CRIME
07/11/2018 09:43 pm ET Updated Jul 13, 2018

Mom Of Waffle House Shooting Victim Sues Alleged Gunman And His Father

The $100 million suit claims the suspect’s father should be held accountable for returning his son’s confiscated guns to him.

The mother of Akilah DaSilva, a 23-year-old who died in the horrific shooting at a Waffle House in Tennessee, filed a $100 million wrongful death lawsuit against the alleged gunman and his father.

An attorney for Shaundelle Brooks, DaSilva’s mother, filed the suit in Davidson County Circuit Court on Wednesday, requesting a total of $100 million in damages from Travis Reinking, the 29-year-old suspect, and his father, Jeffrey Reinking.

The lawsuit, obtained by HuffPost, accuses both men of “unconscionable conduct.”

It states that the younger Reinking used an AR-15-style rifle to attack the Waffle House in Nashville, Tennessee, on April 22. It also claims that Jeffrey Reinking was negligent for entrusting a firearm to his son despite knowing that law enforcement had revoked the younger man’s right to possess one.

Daniel Horwitz, Brooks’ attorney, would not comment on Travis Reinking, but he had a message for his father.

“Let this lawsuit serve as a stark warning,” Horwitz said in a statement sent to HuffPost. “If you entrust someone that you know to be both dangerous and mentally unstable with one [of] the most efficient purveyors of death in modern society, you will be held personally accountable for the consequences.”

DaSilva, a locally known musician who went by the name Natrix, was one of four people who died in the Waffle House shooting. His girlfriend was also injured.

Akilah DaSilva, 23, was a rap artist who produced videos for other independent musicians in Nashville, Tennessee.
Courtesy of attorney Daniel Horwitz
Akilah DaSilva, 23, was a rap artist who produced videos for other independent musicians in Nashville, Tennessee.

Travis Reinking, tackled by bystander James Shaw Jr. at the Waffle House, fled the scene naked and on foot, but was later arrested and charged with multiple counts of criminal homicide. 

The year before the attack, officials had forced Reinking to surrender his firearms after he had a series of run-ins with law enforcement. He’d previously attempted to cross a security barrier at the White House and also claimed that singer Taylor Swift was stalking him, according to The New York Times.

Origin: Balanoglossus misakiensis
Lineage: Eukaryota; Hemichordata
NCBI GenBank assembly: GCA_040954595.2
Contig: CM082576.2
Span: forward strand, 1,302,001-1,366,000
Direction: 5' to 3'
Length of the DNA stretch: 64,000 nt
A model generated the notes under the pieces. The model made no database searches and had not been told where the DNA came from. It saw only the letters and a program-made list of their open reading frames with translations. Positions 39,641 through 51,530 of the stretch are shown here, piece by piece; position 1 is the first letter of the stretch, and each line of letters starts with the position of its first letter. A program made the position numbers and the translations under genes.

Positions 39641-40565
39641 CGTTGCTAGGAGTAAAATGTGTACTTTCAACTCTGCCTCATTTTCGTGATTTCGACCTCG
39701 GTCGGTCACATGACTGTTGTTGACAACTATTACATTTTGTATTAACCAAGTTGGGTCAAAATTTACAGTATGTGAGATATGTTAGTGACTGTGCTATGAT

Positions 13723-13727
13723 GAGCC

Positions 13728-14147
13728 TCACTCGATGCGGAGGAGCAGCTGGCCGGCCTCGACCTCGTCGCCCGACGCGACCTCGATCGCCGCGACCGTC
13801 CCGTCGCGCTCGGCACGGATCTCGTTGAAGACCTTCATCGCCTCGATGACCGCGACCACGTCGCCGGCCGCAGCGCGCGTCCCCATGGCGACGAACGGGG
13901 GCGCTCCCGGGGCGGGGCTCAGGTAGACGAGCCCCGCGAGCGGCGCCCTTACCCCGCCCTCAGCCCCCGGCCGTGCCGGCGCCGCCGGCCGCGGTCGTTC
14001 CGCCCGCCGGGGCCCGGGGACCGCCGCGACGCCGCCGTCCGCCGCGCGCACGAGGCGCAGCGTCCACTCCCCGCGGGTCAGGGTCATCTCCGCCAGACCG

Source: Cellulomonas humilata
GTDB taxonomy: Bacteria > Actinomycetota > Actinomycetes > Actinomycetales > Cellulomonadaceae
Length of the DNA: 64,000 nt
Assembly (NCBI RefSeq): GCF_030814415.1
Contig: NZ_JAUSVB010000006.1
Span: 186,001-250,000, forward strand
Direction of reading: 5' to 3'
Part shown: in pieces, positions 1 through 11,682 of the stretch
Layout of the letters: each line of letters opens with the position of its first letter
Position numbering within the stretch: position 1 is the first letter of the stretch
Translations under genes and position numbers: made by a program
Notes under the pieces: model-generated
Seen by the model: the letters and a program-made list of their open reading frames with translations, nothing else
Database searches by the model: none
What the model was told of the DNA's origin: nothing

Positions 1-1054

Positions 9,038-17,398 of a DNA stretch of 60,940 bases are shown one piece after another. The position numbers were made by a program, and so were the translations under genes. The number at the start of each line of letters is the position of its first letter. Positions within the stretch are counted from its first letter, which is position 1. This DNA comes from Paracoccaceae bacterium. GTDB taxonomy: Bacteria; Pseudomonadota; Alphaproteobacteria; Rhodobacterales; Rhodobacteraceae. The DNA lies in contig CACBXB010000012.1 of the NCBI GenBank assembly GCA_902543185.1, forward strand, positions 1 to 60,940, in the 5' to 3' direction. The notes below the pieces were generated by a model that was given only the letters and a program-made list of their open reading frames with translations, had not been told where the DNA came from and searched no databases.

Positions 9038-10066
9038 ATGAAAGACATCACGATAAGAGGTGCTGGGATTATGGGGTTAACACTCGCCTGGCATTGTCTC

Officials revoked Reinking’s Illinois Firearm Owners Identification card, which allowed him to legally possess a firearm, and turned his weapons over to his father, who promised he would keep them away from his son. But the elder Reinking later gave them back to him, according to Nashville police.

Jeffrey Reinking may have violated federal law for returning the guns, said Marcus Watson, an agent with the Bureau of Alcohol, Tobacco, Firearms and Explosives, in a press conference after the shooting.

Brooks’ lawsuit claims that DaSilva’s death was a product of the Reinkings’ negligence and “civil conspiracy.”

“The harm that Jeffrey Reinking caused would have been foreseeable to any reasonable person,” Brooks’ lawsuit noted, citing the suspect’s “mental instability” and “fact that his right to carry firearms had been revoked.”

“The entrustment of firearms to Travis Reinking by Jeffrey Reinking directly resulted in, and was the cause, of the death of Mr. DaSilva,” the suit continued.

In a statement to HuffPost, Brooks said she wanted to prevent this type of attack from happening again.

“The purpose of this lawsuit is to honor my son’s beloved memory, hold those responsible for his death fully accountable, and help ensure that nobody else’s family ever has to experience the sorrow and horror that we have,” she said.

The family of Joe Perez, a 20-year-old also killed in the shooting, filed a similar wrongful death lawsuit against Reinking and his father in May, demanding $50,000 in damages.

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